Now for one of the crowning moments of the festival, mr Father John Misty. In our group, only two out of four of us were long time fans, with the other two not really knowing what to expect. He was on the Heineken stage (yet more evidence of the corporate feel of this festival), which was much cooler than it’s name suggests. It was a circus tent structure that had a much more intimate feel than the massive main stage. From start to finish Father John completely owned the crowd. He danced around the stage with vigour and took it down for the more intimate songs, completely drawing us all in. The sense of protest in his songs was evident, as were his unique portrayals of love and loss. “Holy Shit” stood out as one of the best performed songs of the festival.
Next was Radiohead. Now, I just want to make one thing clear: I have listened to Radiohead in the past. It seems ridiculous that I have to clarify that but with the subsequent shade I’m about to throw on them I would like you to know that I am not a complete outsider to their kind. Although not a diehard fan, I appreciated “OK Computer” as a huge expedition in the field of experimental alt rock and dabbled in “Kid A”, even though I found it slightly frazzling. Spirits were high as we headed back to the main stage after the sparkles that Father John had laid on us. We managed to nab a sweet spot near the front but little did we know that the positioning would actually be far more to our detriment than our enjoyment.
As soon as the band started making vague and incomprehensible synthy sounds, the people around us told us to “shush”. Yes, we were in the middle of the festival crowd and we were being told to be quiet. We were talking in low voices. And we were told to be quiet. It didn’t stop there either. Throughout the beige set, we were told that we were being disrespectful to “real” Radiohead fans whose hearts were hurting because of our conversation. I felt like a blasphemous harlot in a holy house of God. But I wasn’t. I was at a Radiohead concert that wasn’t even that good. In fact, it was entirely inaccessible to anyone that didn’t live and breathe Radiohead. It was angsty to a new degree, such that I felt more sad leaving it than I did going in.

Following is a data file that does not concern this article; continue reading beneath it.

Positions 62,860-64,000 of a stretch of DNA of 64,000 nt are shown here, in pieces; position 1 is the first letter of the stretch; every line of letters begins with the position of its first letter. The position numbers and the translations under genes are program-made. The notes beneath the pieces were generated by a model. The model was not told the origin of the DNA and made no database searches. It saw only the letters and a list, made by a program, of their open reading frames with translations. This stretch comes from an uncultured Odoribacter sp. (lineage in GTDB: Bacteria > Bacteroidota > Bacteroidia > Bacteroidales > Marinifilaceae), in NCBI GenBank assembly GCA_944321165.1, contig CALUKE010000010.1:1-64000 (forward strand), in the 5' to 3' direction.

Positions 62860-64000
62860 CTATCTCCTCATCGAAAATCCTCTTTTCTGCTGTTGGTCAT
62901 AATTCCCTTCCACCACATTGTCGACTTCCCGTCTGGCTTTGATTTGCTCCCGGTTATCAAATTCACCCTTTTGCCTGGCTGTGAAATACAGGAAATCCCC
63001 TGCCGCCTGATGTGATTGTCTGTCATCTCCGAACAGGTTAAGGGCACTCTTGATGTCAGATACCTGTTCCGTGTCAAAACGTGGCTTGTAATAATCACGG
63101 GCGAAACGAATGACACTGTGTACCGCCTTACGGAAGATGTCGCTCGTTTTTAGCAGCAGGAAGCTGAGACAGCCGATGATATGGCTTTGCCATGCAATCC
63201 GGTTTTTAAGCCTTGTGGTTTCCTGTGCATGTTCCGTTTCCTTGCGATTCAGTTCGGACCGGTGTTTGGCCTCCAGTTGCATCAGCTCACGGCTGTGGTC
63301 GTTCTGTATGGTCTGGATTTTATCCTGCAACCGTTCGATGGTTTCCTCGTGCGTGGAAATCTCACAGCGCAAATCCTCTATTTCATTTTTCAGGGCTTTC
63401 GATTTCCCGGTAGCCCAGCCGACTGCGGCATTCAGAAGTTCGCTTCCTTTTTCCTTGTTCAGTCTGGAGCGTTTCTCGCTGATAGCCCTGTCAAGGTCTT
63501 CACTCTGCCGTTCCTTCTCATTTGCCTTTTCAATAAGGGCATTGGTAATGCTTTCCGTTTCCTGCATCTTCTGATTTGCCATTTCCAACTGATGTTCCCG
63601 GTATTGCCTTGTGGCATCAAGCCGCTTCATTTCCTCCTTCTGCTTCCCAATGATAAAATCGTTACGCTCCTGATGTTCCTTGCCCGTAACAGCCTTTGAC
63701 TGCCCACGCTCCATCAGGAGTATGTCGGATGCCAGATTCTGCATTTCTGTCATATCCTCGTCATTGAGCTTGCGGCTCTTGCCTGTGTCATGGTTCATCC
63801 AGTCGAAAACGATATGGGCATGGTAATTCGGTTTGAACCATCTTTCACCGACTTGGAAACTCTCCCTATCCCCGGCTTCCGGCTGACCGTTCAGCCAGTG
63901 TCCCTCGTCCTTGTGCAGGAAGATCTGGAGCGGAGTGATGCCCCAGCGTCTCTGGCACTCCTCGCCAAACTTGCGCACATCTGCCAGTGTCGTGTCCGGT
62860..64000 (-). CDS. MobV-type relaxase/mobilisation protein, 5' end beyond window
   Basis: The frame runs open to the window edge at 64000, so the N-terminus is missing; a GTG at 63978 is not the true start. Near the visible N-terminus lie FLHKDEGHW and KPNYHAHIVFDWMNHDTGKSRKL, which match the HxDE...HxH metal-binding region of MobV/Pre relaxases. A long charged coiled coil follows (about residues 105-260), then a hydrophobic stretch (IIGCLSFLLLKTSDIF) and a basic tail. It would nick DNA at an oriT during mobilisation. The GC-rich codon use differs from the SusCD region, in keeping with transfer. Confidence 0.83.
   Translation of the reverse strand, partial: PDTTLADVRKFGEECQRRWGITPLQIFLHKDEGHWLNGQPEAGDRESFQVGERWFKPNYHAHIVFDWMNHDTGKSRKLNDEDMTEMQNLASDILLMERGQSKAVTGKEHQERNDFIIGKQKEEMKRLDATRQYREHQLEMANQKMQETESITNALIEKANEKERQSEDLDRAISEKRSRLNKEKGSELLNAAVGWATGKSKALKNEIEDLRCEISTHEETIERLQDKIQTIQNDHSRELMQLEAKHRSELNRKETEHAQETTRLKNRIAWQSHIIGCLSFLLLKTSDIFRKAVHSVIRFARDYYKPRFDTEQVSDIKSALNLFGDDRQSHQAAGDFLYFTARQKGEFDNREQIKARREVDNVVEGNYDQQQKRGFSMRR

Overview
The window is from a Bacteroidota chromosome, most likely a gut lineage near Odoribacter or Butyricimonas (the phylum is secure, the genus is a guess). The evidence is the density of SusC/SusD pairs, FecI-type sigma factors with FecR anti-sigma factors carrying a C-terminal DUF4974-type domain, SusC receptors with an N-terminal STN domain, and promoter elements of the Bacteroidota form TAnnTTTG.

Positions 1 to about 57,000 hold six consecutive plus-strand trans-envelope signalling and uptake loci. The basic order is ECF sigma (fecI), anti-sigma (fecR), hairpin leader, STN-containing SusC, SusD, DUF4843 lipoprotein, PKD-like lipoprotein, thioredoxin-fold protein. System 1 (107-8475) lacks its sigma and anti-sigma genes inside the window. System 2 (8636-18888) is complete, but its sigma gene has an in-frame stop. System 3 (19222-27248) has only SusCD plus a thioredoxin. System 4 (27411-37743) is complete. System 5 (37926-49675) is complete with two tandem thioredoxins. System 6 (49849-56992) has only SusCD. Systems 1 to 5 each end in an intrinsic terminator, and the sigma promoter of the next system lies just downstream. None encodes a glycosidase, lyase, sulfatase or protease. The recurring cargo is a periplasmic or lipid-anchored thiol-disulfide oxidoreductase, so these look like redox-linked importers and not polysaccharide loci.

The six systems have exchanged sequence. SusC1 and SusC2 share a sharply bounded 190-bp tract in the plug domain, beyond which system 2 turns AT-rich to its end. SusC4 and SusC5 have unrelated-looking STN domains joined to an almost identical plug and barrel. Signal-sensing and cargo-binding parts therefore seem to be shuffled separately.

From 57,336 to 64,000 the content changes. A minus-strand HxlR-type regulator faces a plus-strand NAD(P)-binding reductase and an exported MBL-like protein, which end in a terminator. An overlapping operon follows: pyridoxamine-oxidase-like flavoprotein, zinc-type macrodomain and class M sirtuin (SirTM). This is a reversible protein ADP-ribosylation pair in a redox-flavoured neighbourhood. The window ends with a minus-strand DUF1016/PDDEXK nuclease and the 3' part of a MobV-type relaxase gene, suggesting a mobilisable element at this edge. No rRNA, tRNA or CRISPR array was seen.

We skipped Two Door Cinema Club, deciding they sounded a bit pedestrian from our perch on the outskirts of the tent. Despite being historic fans of the band, we decided that their latest music had been more pop than we’d originally signed up for. So we waited for Hot Chip, a band that I’ve never quite made up my mind on. Are they a band or a group of DJs? Why do they play at EVERY festival ever created? Why does the main guy look like a 15 year old nerd?
Turns out my mind was made up about them almost as soon as they walked out onto the stage. They are obviously veterans and they seem to have worked out a foolproof way to get jiggy. They are a hybrid of a group of DJs and a band. As a result, they take the best bits from both possibilities. Not only do they rock but they also groove so that you find yourself enjoying the skill whilst not being able to resist moving your body. It’s odd music on record that comes together perfectly in a live performance. I realised that I’ve never been to any Hot Chip set that I didn’t enjoy.
The next day was equally lazy, although we were feeling pretty pumped up for Arcade Fire later that night. We had all seen the band before and we knew how much frantic energy they brought to their live performances. It’s never just a concert with them, it’s more of an experience.
First was Jose Gonzalez, a swedish-born folklord with the maximum amount of chill it is possible for a man to have. Unfortunately we hadn’t anticipated that this guy had a huge Portuguese following, which meant that the crowd was very dense indeed. As a result, we only managed to get a spot right at the back, outside the tent. Sadly, Jose’s music is intimate by its very nature and therefore doesn’t travel quite as far as we would have liked.